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Rewriting the Bible: Fedor Glinka and his long-suffering Job

Davidson, P; (2017) Rewriting the Bible: Fedor Glinka and his long-suffering Job. Slavonic and East European Review , 95 (4) pp. 601-624. Green open access

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Abstract

The protracted struggle of Fedor Glinka (1786-1880) to publish his poetic imitation of the Book of Job (1859) reveals some of the tensions inherent in the relationship between literature, church and state during a period of critical change. Glinka was inspired by the desire of Protestant theologians such as Herder to refashion the Bible in a new, post-Enlightenment spirit. In Russia, where literary adaptations of the Bible were a highly contested site, he encountered strong opposition. At the heart of this battle lies the question of who could lay claim to the authority defined by ‘ownership’ of the sacred word – the poet, the ecclesiastical censor, the civil censor, or the tsar?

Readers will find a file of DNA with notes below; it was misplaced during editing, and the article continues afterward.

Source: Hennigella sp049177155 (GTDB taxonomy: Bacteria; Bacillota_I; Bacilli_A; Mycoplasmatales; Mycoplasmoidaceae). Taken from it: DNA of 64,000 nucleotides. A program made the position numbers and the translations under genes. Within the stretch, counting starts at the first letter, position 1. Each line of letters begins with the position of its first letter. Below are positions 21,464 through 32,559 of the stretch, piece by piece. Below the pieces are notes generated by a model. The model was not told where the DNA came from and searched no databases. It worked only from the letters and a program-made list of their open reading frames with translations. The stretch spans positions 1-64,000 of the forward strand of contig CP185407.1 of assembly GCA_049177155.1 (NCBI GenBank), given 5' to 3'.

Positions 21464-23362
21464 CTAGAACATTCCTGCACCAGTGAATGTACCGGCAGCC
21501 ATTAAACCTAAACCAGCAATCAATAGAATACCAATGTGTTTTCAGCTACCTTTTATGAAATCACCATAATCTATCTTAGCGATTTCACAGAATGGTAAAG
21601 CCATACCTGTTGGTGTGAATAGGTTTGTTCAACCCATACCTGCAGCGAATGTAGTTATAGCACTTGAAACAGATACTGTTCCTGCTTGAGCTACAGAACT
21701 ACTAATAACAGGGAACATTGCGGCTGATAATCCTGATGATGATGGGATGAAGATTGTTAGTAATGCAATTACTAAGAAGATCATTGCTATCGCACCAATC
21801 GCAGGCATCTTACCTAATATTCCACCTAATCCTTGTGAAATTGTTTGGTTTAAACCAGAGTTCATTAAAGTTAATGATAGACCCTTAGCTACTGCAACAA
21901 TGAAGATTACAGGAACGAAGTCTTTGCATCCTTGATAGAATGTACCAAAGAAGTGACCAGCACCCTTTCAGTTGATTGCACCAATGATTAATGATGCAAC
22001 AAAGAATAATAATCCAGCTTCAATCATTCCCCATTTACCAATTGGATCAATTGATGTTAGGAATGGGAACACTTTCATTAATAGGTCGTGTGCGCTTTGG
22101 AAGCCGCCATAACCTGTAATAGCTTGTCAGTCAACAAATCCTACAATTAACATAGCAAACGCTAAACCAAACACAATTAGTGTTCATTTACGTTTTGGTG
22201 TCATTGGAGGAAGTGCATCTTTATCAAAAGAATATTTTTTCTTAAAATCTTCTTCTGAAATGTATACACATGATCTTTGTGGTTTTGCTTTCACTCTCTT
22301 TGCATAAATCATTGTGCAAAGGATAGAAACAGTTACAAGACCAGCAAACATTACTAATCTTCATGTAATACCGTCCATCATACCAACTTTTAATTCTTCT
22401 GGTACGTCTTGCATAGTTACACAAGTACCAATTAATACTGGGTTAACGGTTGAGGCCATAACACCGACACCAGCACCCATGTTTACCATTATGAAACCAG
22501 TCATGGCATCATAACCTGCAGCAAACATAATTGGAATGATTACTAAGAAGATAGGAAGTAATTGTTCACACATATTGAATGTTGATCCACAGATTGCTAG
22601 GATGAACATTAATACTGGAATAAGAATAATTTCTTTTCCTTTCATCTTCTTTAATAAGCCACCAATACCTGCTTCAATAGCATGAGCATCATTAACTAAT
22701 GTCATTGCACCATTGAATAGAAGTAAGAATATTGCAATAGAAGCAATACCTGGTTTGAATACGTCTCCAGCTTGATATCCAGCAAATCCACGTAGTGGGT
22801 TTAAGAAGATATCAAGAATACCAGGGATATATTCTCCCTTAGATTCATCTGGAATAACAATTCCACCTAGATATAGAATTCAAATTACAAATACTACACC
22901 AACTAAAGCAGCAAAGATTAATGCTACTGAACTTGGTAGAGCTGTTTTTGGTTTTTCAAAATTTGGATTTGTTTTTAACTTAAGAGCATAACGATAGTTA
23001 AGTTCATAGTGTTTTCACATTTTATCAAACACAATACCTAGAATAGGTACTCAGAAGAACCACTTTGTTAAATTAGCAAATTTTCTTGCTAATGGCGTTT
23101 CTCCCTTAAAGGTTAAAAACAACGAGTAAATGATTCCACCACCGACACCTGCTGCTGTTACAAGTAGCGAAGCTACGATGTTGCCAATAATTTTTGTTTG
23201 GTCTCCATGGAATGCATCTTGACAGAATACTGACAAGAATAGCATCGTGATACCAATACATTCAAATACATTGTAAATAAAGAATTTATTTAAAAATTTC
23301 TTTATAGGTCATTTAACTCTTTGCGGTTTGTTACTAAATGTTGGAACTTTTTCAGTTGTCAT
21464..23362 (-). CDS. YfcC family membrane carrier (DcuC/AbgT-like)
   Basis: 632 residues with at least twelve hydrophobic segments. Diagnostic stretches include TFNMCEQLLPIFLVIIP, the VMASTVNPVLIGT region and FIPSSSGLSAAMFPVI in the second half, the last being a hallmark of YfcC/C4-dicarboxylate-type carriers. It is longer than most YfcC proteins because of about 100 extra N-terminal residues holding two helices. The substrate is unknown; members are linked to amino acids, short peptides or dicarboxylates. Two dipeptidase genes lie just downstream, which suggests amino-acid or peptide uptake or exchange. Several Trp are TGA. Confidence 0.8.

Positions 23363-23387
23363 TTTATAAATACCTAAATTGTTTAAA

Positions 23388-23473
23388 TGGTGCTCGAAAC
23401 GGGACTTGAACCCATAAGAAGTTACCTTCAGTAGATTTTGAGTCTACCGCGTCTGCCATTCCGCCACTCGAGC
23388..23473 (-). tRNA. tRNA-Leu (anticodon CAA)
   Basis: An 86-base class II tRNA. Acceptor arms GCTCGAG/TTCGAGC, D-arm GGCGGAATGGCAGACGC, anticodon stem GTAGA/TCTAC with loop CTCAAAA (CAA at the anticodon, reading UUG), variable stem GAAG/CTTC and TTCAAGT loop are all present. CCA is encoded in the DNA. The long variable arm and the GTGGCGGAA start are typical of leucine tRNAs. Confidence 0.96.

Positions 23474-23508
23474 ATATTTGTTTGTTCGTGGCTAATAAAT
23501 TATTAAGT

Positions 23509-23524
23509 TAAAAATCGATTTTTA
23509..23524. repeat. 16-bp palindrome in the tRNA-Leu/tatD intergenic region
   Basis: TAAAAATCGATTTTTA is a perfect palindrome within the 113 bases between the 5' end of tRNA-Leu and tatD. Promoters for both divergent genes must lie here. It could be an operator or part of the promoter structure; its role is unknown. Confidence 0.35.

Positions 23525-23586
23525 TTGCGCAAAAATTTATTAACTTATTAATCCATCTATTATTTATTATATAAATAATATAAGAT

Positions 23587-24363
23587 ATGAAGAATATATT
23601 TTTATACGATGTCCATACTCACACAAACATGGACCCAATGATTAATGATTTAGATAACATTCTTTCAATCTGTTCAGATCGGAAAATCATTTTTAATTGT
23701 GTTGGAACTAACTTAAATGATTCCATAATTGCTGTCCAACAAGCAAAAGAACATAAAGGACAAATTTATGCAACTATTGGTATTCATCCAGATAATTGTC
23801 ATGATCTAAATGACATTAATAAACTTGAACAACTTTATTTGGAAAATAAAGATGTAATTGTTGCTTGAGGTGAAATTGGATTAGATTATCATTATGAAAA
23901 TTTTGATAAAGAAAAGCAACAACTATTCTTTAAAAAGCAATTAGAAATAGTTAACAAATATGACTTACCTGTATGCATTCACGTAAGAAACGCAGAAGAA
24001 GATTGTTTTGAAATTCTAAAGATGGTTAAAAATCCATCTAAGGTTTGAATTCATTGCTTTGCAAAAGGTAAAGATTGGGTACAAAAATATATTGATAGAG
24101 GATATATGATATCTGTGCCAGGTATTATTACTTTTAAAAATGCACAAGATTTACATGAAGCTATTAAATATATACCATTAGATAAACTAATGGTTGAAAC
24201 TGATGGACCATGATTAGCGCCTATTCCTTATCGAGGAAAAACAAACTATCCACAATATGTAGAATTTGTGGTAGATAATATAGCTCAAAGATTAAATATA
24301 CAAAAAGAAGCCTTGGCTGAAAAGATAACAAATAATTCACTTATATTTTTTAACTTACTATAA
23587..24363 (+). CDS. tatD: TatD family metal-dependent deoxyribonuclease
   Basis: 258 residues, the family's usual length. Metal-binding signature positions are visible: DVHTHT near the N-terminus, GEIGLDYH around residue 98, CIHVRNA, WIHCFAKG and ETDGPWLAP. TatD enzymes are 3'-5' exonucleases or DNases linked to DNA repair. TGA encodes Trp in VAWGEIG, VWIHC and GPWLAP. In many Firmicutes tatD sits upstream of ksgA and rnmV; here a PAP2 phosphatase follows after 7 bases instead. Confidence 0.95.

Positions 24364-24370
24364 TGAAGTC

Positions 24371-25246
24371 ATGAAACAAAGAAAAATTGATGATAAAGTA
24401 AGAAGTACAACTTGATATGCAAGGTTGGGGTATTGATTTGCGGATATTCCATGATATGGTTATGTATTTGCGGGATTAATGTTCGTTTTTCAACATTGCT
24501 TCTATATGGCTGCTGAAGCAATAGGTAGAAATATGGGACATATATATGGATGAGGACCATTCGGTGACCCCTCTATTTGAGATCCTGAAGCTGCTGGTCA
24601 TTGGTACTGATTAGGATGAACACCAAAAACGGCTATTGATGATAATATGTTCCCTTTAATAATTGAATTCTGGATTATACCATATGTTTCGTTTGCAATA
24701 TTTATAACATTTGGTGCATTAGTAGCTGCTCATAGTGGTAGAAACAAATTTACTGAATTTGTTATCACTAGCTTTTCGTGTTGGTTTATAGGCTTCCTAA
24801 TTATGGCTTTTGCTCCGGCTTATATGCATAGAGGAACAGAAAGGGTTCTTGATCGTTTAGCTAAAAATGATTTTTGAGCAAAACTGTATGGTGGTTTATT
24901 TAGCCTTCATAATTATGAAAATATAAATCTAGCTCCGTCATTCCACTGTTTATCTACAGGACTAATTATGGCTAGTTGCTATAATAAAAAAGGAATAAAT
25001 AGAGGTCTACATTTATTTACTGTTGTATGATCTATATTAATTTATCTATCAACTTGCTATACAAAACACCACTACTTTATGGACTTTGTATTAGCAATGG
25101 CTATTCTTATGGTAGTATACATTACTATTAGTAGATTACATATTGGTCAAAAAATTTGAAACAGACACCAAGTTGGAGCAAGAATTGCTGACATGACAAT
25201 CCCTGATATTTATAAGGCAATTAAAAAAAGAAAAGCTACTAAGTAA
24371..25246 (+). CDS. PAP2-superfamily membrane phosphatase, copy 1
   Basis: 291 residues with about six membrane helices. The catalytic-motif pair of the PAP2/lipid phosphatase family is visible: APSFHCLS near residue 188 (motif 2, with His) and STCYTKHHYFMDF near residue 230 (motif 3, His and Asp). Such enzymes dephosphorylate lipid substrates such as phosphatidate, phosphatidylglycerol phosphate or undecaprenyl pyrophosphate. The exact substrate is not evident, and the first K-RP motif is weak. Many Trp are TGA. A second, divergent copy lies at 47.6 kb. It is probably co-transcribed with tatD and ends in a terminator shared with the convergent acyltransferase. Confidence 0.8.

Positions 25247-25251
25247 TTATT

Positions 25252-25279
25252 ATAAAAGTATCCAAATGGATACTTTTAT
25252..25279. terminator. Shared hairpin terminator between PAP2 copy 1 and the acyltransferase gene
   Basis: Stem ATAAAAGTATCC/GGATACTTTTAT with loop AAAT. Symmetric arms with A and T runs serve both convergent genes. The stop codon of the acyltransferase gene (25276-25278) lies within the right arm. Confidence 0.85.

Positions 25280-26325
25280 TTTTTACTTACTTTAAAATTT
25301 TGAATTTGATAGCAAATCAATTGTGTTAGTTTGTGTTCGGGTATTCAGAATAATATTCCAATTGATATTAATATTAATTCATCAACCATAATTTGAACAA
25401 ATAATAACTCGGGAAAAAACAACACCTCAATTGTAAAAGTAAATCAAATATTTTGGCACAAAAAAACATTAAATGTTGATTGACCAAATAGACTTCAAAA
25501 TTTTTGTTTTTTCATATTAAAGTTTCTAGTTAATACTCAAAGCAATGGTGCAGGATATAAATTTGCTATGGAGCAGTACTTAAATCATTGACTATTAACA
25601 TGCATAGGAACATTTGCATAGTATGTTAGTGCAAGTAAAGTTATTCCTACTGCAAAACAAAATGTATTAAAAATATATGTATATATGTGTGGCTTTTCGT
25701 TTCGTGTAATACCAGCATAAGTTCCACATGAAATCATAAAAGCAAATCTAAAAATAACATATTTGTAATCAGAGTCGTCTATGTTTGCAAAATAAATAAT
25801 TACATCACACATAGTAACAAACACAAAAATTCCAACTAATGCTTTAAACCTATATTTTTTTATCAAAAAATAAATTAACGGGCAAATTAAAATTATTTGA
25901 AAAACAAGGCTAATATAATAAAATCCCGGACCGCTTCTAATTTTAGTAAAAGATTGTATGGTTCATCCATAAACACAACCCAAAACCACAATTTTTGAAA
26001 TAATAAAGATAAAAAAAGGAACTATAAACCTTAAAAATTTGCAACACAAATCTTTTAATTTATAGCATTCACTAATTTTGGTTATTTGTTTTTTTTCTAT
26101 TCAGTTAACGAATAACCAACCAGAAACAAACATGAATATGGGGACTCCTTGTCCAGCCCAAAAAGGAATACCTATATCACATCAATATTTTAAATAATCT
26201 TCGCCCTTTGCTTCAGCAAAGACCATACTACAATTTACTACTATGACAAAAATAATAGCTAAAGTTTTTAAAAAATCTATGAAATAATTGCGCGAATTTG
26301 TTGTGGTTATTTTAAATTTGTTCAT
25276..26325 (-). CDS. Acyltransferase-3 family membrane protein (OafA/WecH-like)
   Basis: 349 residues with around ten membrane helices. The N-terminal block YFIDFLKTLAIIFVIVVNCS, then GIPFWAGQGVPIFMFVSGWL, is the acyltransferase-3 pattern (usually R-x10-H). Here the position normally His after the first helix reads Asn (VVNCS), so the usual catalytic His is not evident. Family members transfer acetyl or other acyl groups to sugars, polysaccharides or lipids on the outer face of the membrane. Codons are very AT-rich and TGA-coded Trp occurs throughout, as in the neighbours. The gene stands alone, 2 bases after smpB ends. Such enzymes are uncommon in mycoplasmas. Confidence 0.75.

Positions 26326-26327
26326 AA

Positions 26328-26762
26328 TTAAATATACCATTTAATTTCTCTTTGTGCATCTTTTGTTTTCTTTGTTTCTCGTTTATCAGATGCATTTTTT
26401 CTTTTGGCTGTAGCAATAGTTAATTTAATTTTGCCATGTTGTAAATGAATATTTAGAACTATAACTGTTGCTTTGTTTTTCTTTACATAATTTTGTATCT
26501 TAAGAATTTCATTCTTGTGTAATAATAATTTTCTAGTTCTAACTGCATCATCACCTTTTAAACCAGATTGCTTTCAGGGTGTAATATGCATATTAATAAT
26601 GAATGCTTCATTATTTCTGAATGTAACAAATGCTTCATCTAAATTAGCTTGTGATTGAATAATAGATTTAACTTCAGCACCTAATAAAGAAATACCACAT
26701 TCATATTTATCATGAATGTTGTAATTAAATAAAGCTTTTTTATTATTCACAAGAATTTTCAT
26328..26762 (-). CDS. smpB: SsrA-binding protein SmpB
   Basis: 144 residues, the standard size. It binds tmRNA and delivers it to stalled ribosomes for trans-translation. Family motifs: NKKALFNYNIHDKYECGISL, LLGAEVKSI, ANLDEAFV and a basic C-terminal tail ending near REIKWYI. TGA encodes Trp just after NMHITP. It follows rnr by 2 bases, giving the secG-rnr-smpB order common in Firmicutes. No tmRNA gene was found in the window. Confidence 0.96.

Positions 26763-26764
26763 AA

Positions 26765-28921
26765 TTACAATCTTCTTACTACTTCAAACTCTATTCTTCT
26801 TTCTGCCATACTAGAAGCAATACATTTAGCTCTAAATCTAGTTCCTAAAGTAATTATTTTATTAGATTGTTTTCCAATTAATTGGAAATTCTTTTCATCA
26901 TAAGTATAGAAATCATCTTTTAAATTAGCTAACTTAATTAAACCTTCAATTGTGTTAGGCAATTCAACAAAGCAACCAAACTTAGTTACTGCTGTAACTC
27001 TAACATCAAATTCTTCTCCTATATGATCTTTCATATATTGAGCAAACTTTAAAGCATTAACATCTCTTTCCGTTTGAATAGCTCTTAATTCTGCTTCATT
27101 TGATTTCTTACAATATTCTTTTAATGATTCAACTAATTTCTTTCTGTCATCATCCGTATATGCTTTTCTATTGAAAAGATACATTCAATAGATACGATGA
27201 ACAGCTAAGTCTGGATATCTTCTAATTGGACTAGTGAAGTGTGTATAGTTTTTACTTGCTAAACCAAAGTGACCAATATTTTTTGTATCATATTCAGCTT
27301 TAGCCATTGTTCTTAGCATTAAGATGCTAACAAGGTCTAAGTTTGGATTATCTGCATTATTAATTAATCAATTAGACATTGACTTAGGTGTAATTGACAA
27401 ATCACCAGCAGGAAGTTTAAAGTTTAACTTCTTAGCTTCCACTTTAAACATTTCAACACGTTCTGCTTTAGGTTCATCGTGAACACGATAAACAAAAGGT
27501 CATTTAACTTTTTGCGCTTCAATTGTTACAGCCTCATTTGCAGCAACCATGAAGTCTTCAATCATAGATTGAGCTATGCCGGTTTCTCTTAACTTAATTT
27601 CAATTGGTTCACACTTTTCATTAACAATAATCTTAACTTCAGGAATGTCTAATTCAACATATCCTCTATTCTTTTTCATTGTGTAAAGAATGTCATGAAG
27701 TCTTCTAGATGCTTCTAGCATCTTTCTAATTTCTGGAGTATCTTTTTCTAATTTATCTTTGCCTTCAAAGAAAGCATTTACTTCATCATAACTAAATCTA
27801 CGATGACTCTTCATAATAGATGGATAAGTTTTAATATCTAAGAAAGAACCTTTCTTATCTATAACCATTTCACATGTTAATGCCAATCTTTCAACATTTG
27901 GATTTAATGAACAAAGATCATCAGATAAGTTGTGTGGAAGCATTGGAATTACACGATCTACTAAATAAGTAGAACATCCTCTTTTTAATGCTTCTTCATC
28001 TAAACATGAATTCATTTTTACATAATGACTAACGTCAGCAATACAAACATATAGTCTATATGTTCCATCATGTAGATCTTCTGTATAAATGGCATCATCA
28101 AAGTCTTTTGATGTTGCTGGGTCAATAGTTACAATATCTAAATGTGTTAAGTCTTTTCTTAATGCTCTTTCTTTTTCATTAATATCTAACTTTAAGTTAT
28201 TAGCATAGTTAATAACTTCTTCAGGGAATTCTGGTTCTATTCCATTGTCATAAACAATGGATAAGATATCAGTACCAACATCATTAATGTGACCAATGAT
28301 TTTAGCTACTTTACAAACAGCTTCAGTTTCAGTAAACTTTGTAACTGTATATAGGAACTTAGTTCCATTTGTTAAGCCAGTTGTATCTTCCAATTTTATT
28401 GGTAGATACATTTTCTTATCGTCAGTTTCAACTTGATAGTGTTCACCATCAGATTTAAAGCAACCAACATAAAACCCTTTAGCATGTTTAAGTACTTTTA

Type: Article
Title: Rewriting the Bible: Fedor Glinka and his long-suffering Job
Location: UK
Open access status: An open access version is available from UCL Discovery
Publisher version: http://www.jstor.org/stable/10.5699/slaveasteurore...
Language: English
Additional information: This is the published version of record. For information on re-use, please refer to the publisher’s terms and conditions.
Keywords: Fedor Glinka (1786-1880), Book of Job, Herder, Bible, translation, ecclesiastical censor
UCL classification: UCL > Provost and Vice Provost Offices
UCL > Provost and Vice Provost Offices > UCL SLASH
UCL > Provost and Vice Provost Offices > UCL SLASH > SSEES
URI: https://discovery.ucl.ac.uk/id/eprint/1564420
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